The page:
We’ve had a lot of success with these protein deer feeders. Be sure to put out a game camera  so you can see what is coming to feed. You’ll be very proud. Good luck!

Helpful things to consider when setting up a deer feeder

Below are some things to consider when buying and setting up a deer feeder. The first one we’ve already touched on a little bit and that is protecting it from feed thieves. If you’re putting out a feeder for deer then you’ll want to do something to prevent not only raccoons from stealing your feed but also perhaps take steps to prevent some larger animals such as bears or cattle from coming calling.

If you are running cattle in the same pasture as your feeder, you may want to put up a pen around the feeder to keep those goofballs away and prevent them from eating all your feed. You can buy some 3’ high cattle panels to build a 15-20’ diameter perimeter around your feeder and the deer will jump them to get to the feed but it will keep out the bovines.

On spinning feeders you’ll want to set the timer correctly and record the feeding times somewhere so you can reference it when need be. Our memories can fail us and this is one area where we’ve forgotten what we set them for more than a time or two.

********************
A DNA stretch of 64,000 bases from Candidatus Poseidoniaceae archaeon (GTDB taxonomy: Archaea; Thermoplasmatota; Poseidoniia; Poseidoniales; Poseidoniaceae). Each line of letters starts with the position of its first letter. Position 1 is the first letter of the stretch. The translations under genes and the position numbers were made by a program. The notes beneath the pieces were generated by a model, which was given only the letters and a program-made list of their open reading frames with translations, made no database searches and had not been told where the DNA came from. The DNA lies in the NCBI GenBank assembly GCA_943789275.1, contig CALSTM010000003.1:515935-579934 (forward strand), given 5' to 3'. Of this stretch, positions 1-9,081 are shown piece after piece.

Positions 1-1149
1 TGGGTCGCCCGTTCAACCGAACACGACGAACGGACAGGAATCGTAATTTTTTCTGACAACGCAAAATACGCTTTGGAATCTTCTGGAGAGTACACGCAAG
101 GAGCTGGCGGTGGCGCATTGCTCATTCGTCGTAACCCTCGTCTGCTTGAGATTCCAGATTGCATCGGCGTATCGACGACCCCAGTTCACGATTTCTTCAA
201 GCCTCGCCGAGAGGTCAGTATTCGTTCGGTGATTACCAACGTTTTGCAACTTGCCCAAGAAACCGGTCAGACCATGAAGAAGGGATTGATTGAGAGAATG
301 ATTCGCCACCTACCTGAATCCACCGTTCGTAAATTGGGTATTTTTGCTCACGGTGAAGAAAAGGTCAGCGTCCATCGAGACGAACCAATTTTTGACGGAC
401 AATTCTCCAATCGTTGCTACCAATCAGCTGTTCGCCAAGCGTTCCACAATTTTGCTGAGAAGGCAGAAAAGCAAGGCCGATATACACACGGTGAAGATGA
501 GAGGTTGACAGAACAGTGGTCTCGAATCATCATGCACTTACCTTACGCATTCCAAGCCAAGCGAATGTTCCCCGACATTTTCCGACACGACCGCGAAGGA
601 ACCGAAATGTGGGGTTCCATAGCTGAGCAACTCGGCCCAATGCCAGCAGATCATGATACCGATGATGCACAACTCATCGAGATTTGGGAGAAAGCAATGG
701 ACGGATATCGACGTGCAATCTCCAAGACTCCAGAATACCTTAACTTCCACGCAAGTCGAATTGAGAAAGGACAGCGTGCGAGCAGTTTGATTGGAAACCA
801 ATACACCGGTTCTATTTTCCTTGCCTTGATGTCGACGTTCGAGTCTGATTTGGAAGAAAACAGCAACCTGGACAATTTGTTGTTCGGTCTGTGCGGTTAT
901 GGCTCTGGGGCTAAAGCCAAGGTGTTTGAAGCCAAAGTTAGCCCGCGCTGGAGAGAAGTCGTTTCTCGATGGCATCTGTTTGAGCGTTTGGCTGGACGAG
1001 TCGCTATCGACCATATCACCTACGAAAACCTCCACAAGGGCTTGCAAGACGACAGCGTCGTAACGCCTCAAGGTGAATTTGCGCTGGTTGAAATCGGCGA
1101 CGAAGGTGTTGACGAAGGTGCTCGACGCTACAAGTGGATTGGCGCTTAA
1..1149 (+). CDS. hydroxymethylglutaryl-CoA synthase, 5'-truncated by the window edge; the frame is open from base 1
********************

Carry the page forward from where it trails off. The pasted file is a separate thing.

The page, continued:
When setting out a spinning feeder with a solar mechanism be sure to face the panel towards the south and make sure there are no massive trees in the way blocking the sun. Your battery will need to stay charged and the best way to do that is to give it as much sun as possible.

Try to keep out as much moisture from your feeder as possible. Sometimes it is unavoidable but there are some things you can do to help out the situation. Believe it or not simply double checking that you’ve sealed the top of the feeder and any other holes in the reservoir goes a long way.

Also, as mentioned in the DIY feeder above, drilling holes to allow water or moisture to drain could be a good idea. Depending upon the type of feed if it gets wet it could ruin fast. You spend a lot on feed so take time to ensure that it stays dry.